It doesn’t have quite the same ring as MAGA, Trump nation’s “Make America Great Again” rallying cry, but the message is similar.
Kit Kat owner Al Carbone wants to “make King St. great again,” and he’s installed yet another pair of ice sculptures in front of his restaurant this week to help get the word out far and wide.
There must be a “better way” for EVERYONE! pic.twitter.com/fHXdxtJmDa
— KitKat Toronto (@KitKat_Toronto) January 26, 2018
Carbone’s ice sculpturing campaign began roughly two weeks ago with the appearance of a giant, icy middle finger in front of the Kit Kat.
That sculpture kicked off a now weeks-long series of heated arguments between restaurant owners like Carbone, who say that new traffic restrictions on King are hurting business, and local citizens who support the King Street Transit Pilot.
Things only intensified last Monday when Carbone announced his #ReverseKingCarBan campaign – a social media movement supported by city councillor Giorgio Mammoliti and Ontario PC leadership hopeful Doug Ford.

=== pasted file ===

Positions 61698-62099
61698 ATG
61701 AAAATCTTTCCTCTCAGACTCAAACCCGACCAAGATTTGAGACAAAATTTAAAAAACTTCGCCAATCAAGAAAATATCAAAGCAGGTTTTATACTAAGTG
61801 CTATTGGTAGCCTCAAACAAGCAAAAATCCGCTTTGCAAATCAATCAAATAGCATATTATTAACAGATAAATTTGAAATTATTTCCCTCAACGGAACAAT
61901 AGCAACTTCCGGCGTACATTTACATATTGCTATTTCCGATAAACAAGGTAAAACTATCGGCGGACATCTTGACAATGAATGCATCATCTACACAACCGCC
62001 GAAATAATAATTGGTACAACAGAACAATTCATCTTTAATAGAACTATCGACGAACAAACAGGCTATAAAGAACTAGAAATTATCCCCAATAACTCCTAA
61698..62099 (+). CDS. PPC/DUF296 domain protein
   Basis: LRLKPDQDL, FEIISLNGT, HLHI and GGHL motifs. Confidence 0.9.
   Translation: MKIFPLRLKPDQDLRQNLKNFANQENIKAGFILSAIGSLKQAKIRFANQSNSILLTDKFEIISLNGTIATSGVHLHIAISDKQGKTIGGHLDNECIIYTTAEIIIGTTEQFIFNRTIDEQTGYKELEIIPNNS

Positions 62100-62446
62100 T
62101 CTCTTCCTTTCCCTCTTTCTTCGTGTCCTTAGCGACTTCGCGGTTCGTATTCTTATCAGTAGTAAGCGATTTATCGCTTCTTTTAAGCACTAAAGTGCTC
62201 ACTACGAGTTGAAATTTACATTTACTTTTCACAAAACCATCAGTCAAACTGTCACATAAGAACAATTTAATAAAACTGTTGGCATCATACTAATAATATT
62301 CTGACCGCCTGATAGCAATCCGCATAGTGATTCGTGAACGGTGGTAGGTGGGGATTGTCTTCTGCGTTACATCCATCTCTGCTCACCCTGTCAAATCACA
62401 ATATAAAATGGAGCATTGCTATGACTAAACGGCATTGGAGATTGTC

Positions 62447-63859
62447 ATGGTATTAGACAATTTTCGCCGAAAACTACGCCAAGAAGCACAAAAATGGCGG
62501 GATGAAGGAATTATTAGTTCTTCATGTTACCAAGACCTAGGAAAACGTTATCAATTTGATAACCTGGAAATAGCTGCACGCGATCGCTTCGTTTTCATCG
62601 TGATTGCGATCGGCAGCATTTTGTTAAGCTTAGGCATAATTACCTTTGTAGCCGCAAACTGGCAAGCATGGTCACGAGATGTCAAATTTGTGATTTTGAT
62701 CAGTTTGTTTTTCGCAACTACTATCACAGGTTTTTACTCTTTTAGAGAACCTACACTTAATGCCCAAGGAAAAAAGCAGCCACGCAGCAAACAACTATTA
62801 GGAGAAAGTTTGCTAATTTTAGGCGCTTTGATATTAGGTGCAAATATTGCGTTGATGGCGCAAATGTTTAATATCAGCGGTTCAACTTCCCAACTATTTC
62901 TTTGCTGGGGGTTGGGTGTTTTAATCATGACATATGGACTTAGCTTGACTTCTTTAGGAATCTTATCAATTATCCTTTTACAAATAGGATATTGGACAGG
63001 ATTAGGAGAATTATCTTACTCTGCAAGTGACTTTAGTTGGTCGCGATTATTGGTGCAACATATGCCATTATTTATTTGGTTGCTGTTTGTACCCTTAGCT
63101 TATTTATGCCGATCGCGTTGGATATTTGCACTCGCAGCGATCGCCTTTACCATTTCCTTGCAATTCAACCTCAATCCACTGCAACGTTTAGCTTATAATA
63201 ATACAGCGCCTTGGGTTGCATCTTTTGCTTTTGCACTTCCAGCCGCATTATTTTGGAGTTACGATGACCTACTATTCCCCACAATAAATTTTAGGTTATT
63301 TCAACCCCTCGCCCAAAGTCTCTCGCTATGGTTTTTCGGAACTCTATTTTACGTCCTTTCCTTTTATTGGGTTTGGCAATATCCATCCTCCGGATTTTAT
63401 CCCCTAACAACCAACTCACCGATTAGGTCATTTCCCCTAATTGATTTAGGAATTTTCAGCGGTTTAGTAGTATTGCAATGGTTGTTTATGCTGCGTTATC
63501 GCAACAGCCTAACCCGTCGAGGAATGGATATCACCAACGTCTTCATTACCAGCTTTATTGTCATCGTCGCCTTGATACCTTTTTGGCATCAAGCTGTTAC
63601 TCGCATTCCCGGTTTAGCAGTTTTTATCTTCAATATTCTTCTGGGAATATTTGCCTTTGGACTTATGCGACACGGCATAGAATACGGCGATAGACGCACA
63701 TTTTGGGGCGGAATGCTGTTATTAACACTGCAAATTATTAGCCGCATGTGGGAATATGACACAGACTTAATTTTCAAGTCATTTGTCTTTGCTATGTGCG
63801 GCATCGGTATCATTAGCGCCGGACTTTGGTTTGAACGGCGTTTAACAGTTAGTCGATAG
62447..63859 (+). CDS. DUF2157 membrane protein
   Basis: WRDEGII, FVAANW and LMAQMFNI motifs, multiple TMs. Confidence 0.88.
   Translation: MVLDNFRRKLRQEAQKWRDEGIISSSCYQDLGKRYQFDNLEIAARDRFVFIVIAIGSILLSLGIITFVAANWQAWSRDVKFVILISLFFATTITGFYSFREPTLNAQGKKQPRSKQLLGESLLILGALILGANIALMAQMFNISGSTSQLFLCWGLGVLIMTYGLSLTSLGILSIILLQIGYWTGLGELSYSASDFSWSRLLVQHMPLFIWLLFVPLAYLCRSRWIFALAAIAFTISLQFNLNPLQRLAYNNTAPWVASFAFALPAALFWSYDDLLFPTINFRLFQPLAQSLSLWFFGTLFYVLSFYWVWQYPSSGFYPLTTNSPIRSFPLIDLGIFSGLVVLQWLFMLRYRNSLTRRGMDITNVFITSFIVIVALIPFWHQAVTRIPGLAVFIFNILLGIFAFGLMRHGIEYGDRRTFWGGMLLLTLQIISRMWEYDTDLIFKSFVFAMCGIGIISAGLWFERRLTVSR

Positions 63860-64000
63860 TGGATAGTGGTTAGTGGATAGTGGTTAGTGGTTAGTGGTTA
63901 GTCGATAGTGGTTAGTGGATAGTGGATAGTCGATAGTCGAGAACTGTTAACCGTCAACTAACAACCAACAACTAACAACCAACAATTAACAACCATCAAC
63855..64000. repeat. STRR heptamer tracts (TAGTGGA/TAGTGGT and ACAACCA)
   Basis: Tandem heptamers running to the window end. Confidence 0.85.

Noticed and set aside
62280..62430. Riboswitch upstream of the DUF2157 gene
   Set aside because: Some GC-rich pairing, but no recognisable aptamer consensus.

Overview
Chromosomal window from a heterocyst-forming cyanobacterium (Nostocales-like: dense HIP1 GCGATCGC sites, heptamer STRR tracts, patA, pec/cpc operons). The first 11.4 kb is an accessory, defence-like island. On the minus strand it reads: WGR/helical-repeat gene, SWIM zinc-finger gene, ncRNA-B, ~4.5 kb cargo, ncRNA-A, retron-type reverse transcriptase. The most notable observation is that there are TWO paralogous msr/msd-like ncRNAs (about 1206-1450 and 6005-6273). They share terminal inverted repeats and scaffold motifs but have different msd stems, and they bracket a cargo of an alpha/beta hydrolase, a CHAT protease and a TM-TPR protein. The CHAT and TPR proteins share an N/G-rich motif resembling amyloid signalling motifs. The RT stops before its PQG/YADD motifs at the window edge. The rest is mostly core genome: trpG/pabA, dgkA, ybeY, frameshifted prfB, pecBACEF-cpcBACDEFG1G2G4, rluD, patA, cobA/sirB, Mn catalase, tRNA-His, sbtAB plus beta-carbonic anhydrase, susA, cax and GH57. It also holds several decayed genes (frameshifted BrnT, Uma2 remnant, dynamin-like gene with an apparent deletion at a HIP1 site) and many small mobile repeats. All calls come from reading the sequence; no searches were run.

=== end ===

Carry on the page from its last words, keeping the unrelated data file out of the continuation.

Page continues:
The original middle finger sculpture, which had the words “fuddle duddle” at its base, was joined by sculptures of a small business and the heads of Mayor John Tory, former city planner Jennifer Keesmat and city councillor Joe Cressy riding a streetcar last week.
It was only on Wednesday that the middle finger was replaced with two icy thumbs up and the word “VICTORY.”
— blogTO (@blogTO) January 25, 2018
“We proved our point,” said Carbone when asked about what the thumb sculptures meant. “City Hall isn’t listening and everybody knows that now. It was a good investment.”
And yet, as of Monday, those thumbs up sculptures are gone.
Both hands have been replaced with a new sculpture that reads “Make King St. Great Again.” A second, thinner sculpture nearby has the words “thank you for your support” under a giant “SOS.”
“The King Street Pilot is causing damage to the businesses within the Entertainment District,” reads a petition that Carbone is still circulating through social media.
“There is a lot of conflicting information being put out right now and we are seeking signatures from those that live, work, visit and commute through the Entertainment District,” he writes “to shine a light on the actual number of people being negatively impacted by the City’s lack of action in amending the Pilot.”
A total of 156 people have signed the petition so far.